Socialism Starts With Your Kids’ Allowance, Preacher W.S. McBirnie Warned in 1965


Each Thursday, your Crap Archivist brings you the finest in forgotten and bewildering crap culled from thrift stores, estate sales, and flea markets.

Teach Your Child Free Enterprise!

Author: Dr. W.S. McBirnie
Date: 1965
Publisher: Voice of Americanism, Glendale, CA
Discovered at: San Jose, CA, antique mall

The Cover Promises: “A Revolution in rearing successful and responsible young people.” Also, that the word “rearing” once less ambiguous than it is today.

Representative Quote:

“Many persons who despise socialism in government, practice it at home without realizing they are creating socialist attitudes (and the inevitable spiritual sickness that flows from socialism) in their own children.”

Yesterday shameless shouting toadstool Dick Morris took a break from plumping up in fungus-rich woodland soil to take to the Fox news airways to peddle the one idea always guaranteed to sell in our capitalistic society: that our capitalistic society now lies wrecked and dying, thanks to socialism, never mind the fact that it still harbors vigor enough to furnish an excellent living for a shameless shouting toadstool who offers it nothing whatsoever of value.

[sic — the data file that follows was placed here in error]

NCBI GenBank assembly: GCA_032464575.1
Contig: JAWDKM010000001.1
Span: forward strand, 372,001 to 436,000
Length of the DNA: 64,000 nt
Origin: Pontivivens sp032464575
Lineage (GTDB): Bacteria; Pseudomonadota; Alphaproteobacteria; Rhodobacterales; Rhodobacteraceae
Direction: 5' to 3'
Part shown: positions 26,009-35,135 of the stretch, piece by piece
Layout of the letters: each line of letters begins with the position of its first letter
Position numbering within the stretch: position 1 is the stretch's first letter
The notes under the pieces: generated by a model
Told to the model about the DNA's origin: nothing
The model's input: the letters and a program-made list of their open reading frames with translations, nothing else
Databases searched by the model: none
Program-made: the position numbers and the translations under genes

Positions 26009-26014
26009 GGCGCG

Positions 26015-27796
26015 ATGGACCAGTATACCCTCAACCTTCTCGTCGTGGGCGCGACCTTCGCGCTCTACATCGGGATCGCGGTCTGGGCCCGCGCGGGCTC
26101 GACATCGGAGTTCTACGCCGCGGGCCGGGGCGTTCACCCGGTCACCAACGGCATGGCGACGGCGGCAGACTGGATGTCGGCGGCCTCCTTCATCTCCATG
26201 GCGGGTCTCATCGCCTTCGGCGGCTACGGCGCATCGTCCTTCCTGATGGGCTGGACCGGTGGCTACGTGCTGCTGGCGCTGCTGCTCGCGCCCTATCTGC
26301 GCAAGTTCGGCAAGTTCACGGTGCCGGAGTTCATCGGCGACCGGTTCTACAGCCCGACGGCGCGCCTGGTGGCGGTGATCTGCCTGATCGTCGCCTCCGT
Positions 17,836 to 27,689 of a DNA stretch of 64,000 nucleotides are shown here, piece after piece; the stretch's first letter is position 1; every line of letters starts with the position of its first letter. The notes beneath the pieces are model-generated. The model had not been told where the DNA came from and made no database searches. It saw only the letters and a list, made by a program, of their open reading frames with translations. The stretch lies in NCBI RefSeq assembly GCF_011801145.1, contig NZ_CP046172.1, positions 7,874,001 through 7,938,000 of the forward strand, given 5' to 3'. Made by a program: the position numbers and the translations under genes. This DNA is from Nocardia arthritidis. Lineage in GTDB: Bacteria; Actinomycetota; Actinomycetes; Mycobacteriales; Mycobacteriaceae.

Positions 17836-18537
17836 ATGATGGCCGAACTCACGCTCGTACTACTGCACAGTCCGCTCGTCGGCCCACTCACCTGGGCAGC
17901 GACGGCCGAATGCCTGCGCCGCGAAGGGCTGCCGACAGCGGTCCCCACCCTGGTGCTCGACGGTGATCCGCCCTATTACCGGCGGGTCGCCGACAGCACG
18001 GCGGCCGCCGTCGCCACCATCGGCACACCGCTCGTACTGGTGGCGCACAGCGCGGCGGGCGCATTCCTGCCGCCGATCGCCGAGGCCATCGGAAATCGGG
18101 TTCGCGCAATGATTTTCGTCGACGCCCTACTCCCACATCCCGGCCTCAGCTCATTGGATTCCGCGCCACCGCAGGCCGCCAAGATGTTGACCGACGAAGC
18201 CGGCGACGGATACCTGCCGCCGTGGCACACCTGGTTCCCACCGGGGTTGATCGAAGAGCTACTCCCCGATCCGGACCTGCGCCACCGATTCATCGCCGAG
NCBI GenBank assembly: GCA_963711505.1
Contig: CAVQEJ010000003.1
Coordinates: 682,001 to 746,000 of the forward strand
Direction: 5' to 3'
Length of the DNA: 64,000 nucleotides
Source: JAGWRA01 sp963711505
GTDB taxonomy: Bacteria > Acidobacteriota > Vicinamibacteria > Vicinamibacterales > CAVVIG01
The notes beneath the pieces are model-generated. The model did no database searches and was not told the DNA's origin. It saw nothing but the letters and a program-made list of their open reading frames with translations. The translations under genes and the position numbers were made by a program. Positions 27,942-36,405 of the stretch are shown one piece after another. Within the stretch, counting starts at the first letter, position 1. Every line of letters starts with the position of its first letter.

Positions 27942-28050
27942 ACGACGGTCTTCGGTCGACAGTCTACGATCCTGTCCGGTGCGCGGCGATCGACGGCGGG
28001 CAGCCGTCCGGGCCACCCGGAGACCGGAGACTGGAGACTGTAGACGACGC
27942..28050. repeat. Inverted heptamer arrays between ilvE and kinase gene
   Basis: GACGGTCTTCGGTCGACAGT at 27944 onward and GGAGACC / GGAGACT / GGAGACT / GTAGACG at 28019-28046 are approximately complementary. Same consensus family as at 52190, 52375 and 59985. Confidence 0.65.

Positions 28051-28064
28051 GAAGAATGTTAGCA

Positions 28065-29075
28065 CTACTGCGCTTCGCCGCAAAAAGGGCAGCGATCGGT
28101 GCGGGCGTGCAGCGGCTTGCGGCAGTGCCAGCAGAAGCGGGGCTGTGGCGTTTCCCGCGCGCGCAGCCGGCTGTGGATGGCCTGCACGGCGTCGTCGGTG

Like Morris, preacher/author/broadcaster W.S. McBirnie made his fortune warning Americans of the advance of a socialistic government that, really, if it were anywhere near as bad as McBirnie insisted would certainly have shut him down before he managed to publish the 1100 different books and pamphlets his website claims that he authored. That boast might have made a fine blurb for Teach Your Child Free Enterprise: “Of the 1,100 books and pamphlets he wrote,” it might have said, “this is assuredly one.”

The other thing the cover doesn’t say: That the book’s only real argument is that socialism starts when parents begin doling out allowance.

Just as it’s fishy to make a fortune in America by warning people that it is now impossible to make a fortune in America, Teach Your Child Free Enterprise is the rare book whose introduction explicitly disproves its own premise. On the first page, McBirnie notes that “probably every generation of parents in history” has believed that the generation it is parenting is “rebellious, irreverent, and generally up to no good.”

He then cites the ancient Greeks and Egyptians (?) as examples that this was also the case “two or three thousand years ago” and even quotes a few lines of cheery doggerel about how every grandfather ever has felt the world was going to the dogs. But then McBirnie dashes away this Erma Bombeck-ian appeal to the universality of human foibles and declares, “Yet there is a marked change observable in the outlook of young people of today!”

This is like saying “Everybody throughout all of history has made the mistake of believing one ridiculous thing that I’m here to tell you is true.”